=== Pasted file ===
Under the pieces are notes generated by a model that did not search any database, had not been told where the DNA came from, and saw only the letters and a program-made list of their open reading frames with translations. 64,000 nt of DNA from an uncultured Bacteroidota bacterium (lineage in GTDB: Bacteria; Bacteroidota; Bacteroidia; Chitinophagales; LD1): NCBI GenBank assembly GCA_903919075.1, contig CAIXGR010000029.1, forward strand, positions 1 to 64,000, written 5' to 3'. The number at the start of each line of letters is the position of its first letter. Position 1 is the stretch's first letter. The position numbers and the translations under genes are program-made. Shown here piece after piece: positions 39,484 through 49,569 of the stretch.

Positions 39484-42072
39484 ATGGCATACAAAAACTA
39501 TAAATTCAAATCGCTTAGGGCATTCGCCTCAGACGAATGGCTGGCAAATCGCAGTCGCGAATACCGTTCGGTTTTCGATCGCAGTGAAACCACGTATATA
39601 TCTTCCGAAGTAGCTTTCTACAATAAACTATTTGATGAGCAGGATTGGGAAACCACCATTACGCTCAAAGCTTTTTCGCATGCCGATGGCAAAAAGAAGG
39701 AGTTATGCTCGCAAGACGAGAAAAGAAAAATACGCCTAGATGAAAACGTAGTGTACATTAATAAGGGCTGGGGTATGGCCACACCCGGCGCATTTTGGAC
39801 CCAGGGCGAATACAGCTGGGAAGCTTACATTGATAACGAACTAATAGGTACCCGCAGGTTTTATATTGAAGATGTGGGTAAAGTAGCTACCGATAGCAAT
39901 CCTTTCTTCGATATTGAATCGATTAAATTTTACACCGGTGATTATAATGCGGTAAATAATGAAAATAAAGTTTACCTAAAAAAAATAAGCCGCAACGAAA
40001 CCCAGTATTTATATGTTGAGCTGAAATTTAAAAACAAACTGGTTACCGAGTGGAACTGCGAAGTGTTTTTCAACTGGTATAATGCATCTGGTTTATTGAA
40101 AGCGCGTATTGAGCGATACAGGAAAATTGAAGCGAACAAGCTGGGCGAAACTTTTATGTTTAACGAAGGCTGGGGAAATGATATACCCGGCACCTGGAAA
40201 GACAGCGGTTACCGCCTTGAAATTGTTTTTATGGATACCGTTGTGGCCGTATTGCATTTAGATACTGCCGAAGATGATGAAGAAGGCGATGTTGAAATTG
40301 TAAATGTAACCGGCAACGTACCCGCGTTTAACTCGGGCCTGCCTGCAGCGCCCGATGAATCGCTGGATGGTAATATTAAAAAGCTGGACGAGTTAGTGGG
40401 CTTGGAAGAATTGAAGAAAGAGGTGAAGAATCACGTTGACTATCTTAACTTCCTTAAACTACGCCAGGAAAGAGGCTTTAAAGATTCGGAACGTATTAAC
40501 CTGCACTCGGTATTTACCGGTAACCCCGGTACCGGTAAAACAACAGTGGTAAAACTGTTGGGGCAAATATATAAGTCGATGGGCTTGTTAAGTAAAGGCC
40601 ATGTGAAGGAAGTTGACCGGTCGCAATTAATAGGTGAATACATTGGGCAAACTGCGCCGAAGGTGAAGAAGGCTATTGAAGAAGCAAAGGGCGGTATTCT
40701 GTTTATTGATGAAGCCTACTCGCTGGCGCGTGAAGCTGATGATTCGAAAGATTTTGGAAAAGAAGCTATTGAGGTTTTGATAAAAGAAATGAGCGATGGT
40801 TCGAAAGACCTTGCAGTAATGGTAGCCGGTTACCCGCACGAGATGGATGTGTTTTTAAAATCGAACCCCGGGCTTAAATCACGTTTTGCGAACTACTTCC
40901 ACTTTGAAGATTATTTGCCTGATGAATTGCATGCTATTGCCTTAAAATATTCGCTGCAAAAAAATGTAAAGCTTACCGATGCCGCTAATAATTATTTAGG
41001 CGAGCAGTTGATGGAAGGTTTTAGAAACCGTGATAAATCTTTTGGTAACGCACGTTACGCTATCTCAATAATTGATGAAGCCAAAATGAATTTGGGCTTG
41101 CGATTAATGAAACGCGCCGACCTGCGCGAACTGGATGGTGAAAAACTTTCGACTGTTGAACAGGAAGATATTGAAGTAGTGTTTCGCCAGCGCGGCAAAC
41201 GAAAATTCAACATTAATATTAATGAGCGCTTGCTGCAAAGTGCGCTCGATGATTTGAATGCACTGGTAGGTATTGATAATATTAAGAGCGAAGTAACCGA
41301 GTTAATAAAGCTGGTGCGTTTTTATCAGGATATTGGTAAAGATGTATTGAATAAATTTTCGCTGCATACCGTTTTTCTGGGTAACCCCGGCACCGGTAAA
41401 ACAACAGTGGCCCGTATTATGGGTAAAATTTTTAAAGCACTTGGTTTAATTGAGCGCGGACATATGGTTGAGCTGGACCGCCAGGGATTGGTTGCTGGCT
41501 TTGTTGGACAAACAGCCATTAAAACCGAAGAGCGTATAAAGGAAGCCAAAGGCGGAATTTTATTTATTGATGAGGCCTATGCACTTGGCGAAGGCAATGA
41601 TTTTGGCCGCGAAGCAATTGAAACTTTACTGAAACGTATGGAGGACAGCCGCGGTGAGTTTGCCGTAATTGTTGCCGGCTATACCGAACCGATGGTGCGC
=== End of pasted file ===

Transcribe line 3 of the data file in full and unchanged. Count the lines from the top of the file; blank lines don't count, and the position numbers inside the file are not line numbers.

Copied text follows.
39484 ATGGCATACAAAAACTA